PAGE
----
As part of Ciao Philadelphia, a month-long celebration of Italian culture in the greater Philly area, Rowan’s Music Department hosted one spicy performance celebrating both the art of opera and the history of the nation which brought it to life.
“The Cultural Power of Italian Opera,” featuring performances by division faculty, students and alumni, was hosted by associate professor of musicology Dr. Davide Ceriani.
“The Ciao Philadelphia event was recognized by the Italian consulate,” Ceriani said, “and it has various events in Philadelphia, Delaware, and within the trip-state area. There are various events within music and theater. So we decided to take care of the music part so we organized a series of arias, songs, and ballads, which is the perfect format for this place.”
Ceriani’s personal attachment to opera through his own Italian culture informed much of his involvement.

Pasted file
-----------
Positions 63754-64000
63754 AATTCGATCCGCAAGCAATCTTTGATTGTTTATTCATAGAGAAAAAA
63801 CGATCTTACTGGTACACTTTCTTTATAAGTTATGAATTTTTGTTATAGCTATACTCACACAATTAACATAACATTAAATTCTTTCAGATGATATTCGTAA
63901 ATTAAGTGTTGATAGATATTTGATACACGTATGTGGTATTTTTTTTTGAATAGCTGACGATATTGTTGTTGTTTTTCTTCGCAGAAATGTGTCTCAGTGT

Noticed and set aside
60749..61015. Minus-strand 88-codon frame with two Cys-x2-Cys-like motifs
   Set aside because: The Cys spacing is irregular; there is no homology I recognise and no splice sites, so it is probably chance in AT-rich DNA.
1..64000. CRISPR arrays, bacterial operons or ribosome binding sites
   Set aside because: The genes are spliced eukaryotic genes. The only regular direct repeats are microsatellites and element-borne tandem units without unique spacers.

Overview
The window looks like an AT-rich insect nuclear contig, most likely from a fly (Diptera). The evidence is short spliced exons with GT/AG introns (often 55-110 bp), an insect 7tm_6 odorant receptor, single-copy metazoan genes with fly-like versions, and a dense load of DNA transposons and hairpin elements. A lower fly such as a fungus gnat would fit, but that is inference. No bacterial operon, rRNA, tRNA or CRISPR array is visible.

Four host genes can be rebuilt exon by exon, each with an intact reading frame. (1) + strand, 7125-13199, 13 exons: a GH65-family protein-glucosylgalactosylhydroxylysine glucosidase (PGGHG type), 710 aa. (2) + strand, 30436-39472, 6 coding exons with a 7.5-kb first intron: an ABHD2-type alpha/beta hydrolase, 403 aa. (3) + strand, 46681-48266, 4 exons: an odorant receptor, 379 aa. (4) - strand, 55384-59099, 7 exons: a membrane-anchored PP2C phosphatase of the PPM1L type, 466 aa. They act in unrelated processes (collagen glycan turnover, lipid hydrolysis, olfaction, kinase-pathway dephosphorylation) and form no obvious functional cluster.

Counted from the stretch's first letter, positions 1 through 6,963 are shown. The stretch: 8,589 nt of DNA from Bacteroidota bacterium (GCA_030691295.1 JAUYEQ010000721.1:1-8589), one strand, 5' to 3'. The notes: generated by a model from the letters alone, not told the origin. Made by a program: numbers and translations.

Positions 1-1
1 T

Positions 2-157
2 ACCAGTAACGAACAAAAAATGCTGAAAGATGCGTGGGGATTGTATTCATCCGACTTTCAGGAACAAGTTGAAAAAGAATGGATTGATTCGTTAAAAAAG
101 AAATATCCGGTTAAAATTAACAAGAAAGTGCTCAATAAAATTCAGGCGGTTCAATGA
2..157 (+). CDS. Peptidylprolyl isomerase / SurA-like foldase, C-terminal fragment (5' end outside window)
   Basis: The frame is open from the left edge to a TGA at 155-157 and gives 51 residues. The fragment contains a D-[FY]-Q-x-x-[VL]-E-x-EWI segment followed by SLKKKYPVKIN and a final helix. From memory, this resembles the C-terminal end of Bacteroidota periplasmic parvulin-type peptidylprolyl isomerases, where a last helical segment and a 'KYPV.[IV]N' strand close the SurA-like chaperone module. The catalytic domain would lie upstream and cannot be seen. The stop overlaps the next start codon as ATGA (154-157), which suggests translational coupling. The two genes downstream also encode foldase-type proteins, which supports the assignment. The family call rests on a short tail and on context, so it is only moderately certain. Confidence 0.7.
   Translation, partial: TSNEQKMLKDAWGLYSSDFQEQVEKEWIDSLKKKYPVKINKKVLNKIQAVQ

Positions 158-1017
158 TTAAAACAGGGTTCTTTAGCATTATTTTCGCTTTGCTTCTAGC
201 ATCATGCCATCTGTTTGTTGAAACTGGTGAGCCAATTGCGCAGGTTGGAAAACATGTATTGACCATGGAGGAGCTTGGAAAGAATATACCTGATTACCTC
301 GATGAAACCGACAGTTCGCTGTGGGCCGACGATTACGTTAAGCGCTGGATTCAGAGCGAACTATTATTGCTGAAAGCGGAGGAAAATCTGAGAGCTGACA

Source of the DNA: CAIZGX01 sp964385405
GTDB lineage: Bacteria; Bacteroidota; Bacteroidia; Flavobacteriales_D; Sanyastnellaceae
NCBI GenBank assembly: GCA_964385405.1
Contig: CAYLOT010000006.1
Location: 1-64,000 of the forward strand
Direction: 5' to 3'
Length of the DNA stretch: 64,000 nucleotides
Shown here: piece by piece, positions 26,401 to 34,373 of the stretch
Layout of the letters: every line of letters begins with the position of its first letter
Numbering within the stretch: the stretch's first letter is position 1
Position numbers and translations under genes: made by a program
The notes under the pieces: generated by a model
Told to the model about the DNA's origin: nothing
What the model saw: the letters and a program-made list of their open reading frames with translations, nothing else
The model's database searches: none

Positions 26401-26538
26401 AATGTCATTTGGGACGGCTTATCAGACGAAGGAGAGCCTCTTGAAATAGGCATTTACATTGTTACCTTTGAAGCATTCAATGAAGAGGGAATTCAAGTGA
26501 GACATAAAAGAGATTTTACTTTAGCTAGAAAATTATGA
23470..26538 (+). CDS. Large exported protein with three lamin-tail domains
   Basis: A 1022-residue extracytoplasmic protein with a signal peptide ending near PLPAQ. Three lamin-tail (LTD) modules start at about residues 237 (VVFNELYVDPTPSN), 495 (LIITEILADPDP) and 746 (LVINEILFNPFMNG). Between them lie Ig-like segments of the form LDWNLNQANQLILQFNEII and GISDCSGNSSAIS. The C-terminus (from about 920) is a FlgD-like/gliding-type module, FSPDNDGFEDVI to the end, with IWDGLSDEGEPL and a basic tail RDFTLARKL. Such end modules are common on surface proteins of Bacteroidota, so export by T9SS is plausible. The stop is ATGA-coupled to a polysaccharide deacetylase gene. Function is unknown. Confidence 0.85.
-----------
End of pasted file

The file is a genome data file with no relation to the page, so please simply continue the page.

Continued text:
“For me this place provides the perfect connection to where I’m from and the United States. When I was hired here, I realized it would be a perfect place for me because percentage-wise, this is the highest concentration of Italians,” Ceriani said. “There are more Italians, say in New York or Boston, but percentage-wise, South New Jersey has one of the highest percentages. This is something I didn’t know before coming here. Some are from Naples or Sicily, but also a lot from regions on the Adriatic side, and it’s very interesting to see these patterns of immigration.”
Ceriani also used his time on stage to provide short lectures about the history and story of each opera with a short introduction.
“The idea is to inform and entertain the public at the same time,” Ceriani said. “[So] in that way, it’s better for the people who attended. That’s how I think of lectures here at the university, to make it informative and entertaining at the same time.”
Sophomore music education and vocal performance double-major Diana Claps performed first on the program, with “Vittoria, mio core.”
“This was a great opportunity to not only perform but also to celebrate Italian culture and music,” Claps said.
Ceriani expressed his delight with celebrating his musical heritage with others.
“I am very happy, very proud to represent my own culture,” Ceriani said. “These kinds of events, they help to bring a connection, a bridge between a lot of community and the university. So I am always happy to be a part of it.”
For questions/comments about this story, email email@example.com or tweet @TheWhitOnline.